Dr. Frank Darras has a light meal on this kind of day. It has to be big enough to keep him going, but small enough to not to break his focus later on and add pressure to the knife of anticipation over his head as his patients wait for him in the presurgical area. This routine is familiar and has not changed significantly, even though Dr. Darras has practiced surgery for nearly 32 years.                  

“No matter what type of surgery I’m doing, big or small, I always play the operation out in my head like a video tape,” said Darras in his 19th floor office inside the Health Sciences Center. “I play out the steps of what I am going to do, how I am going to do it and always with the thought of what I would do if something goes wrong.”  

Dr. Darras is an older man with a tall and slightly bent frame and dark brown eyes the color of freshly brewed coffee. They look fatigued but attentive. He has handled well over 1000 kidneys and is known for  providing transplants for patients who have a history of kidney failure.

Dr. Darras was part of a kidney swap last month that involved synchronizing several operations between patients in three different states. This kind of operation was a first for Dr. Darras and was Long Island’s first multi-medical center kidney swap.

Tom Danz, 57, an East Islip resident who gave one of his kidneys during the swap to his wife, who has been in a battle with kidney cancer, waited for Dr. Darras inside of the holding room. Tom hoped to give his kidney directly to his wife, but previous tests showed that her antibodies would reject his kidney.

Stony Brook University Hospital is part of an organ-exchange program overseen by the United Network for Organ Sharing, or UNOS, according to Dawn Francisquini, Transplant Senior Specialist. When people like Tom Danz are not able to be a biological match for someone, a UNOS database can help arrange transplants in multiple states.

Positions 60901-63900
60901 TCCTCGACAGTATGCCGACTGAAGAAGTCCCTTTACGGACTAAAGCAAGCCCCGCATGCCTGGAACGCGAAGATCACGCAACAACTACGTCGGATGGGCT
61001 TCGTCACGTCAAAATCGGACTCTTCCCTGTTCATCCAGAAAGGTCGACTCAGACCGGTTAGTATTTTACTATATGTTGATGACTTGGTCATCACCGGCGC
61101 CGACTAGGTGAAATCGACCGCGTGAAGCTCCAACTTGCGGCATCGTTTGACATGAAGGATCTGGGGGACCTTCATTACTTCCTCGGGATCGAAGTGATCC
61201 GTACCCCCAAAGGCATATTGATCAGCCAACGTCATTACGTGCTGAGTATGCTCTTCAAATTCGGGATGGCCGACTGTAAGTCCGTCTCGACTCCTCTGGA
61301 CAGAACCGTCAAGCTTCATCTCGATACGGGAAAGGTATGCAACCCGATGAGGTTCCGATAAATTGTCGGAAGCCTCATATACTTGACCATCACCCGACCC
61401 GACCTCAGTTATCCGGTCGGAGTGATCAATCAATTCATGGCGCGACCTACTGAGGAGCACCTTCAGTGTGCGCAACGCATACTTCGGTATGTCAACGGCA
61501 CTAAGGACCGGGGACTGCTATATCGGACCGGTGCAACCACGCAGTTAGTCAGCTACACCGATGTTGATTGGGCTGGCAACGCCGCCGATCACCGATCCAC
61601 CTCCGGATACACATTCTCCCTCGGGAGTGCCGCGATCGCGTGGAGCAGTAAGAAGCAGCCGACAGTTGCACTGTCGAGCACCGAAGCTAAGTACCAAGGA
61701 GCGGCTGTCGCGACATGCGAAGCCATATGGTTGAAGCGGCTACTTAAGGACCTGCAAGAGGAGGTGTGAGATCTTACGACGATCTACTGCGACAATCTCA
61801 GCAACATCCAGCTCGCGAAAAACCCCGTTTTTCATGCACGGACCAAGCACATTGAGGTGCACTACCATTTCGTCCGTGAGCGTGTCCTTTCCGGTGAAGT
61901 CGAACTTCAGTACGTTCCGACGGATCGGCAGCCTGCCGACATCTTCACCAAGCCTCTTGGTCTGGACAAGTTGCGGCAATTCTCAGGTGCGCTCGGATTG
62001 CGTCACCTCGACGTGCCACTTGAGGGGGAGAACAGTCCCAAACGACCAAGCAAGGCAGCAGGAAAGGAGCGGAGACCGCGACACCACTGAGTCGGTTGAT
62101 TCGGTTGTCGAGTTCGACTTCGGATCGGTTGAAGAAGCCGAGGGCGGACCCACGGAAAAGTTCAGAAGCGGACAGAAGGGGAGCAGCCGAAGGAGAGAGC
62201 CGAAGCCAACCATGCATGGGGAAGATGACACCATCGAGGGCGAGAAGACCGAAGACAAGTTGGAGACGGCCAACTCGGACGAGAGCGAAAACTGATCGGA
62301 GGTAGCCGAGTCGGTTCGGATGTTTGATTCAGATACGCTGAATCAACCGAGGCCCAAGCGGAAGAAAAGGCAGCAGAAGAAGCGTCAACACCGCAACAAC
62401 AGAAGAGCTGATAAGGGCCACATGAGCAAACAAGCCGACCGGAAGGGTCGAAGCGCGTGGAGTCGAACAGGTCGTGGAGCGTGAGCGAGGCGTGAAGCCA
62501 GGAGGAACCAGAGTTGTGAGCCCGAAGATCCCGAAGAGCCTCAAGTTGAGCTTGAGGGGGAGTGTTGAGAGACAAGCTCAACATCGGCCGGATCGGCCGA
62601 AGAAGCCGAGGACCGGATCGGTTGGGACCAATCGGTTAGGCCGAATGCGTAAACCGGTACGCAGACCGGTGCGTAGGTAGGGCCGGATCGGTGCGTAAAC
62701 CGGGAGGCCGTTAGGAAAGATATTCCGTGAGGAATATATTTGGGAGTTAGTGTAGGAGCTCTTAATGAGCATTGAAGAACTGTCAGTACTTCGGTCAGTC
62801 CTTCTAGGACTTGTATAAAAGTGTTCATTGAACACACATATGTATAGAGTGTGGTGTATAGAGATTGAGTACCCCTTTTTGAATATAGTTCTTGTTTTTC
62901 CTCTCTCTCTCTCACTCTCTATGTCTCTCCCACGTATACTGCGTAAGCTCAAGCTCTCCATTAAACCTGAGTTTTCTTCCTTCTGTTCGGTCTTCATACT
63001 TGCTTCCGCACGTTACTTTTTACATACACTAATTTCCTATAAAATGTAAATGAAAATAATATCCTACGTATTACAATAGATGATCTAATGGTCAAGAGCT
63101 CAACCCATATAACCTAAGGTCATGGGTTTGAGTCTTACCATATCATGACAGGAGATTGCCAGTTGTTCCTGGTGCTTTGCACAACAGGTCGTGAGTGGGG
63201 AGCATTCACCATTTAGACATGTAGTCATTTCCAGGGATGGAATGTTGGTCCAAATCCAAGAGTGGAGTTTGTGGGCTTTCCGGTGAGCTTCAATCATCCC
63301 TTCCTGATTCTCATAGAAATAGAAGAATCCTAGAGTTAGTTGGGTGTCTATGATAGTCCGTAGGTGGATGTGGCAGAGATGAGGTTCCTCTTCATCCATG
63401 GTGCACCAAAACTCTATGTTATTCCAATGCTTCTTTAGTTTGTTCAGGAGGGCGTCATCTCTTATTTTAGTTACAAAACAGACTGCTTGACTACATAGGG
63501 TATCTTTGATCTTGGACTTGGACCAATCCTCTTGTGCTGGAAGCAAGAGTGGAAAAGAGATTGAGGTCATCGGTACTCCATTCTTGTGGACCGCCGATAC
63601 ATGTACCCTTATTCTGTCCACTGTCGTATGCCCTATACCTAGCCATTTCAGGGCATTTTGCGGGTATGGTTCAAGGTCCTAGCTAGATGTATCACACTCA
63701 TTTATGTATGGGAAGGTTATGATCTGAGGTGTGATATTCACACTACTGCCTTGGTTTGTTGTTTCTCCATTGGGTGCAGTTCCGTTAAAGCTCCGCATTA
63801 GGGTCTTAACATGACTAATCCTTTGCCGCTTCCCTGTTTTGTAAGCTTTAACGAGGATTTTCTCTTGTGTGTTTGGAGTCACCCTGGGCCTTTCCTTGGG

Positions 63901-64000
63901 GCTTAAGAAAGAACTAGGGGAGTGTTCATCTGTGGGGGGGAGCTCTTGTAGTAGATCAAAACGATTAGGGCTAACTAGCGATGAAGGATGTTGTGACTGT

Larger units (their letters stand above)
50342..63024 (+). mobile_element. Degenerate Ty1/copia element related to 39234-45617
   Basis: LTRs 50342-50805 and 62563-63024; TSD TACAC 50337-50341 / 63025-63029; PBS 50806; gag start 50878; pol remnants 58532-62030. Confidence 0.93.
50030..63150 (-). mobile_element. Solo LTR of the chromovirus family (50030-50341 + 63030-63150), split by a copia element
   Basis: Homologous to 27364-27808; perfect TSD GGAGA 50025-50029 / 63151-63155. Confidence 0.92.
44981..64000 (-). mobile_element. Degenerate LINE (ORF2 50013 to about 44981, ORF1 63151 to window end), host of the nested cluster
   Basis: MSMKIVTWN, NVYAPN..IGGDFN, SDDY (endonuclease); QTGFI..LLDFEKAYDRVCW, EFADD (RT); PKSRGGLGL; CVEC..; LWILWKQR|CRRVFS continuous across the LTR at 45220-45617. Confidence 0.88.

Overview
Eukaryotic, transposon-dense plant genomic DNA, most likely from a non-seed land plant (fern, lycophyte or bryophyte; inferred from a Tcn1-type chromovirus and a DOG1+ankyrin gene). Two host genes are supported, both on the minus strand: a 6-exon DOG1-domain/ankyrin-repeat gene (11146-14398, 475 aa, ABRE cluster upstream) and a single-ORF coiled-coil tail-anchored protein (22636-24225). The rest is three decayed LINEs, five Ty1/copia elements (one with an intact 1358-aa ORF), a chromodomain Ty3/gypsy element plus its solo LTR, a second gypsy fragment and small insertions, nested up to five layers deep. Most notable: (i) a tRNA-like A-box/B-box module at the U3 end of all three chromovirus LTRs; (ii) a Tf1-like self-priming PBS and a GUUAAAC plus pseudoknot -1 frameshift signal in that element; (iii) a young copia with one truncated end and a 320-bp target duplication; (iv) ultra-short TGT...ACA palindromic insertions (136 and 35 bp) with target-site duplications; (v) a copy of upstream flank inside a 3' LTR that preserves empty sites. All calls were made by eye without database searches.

On the day of the transplant, Angela Danz’s new kidney broke through the clog of rush hour, after having traveled from Minneapolis, and arrived in its final destination in one piece. Everything went as planned, and Angela’s new kidney began to work in five minutes, according to Dr. Darras.

“The kidney was exactly as advertised,” said Dr. Darras. “The whole team had this feeling of overwhelming satisfaction because there was so much that went into this one transplant and everything went as planned. It was like clockwork.”

Robert Story, 42, is a Selden resident who was diagnosed with end-stage kidney disease when he was just 22 years old.

Before Story met Dr. Darras and received his fourth kidney transplant, he was undergoing dialysis three times a week for three and half hours. He underwent his first kidney transplant the next year, but it failed, forcing him to return to the dialysis machine. This went on for three years until he put himself on the Stony Brook University Hospital transplant list.

“I remember meeting with Dr. Darras back then,” Story began. “He was very positive about me getting a kidney, but also told me it was hard to find one because I had three previous transplants and my antibodies were hard to find a match with.”

Even though Dr. Darras has saved Story’s life, as well as the lives of a 14-month-old baby who had to receive a kidney from an adult and the lives of many other patients, he still feels a hint of recurring nervousness that is common before a surgery, he says. The job remains important to him, and he does not take it lightly.

“I always think of the operating room as the sanctuary where things have to go well, Dr. Darras said. “I put myself in a state of quiet focus. Like a pitcher before a big game, or a quarterback before the Super Bowl.”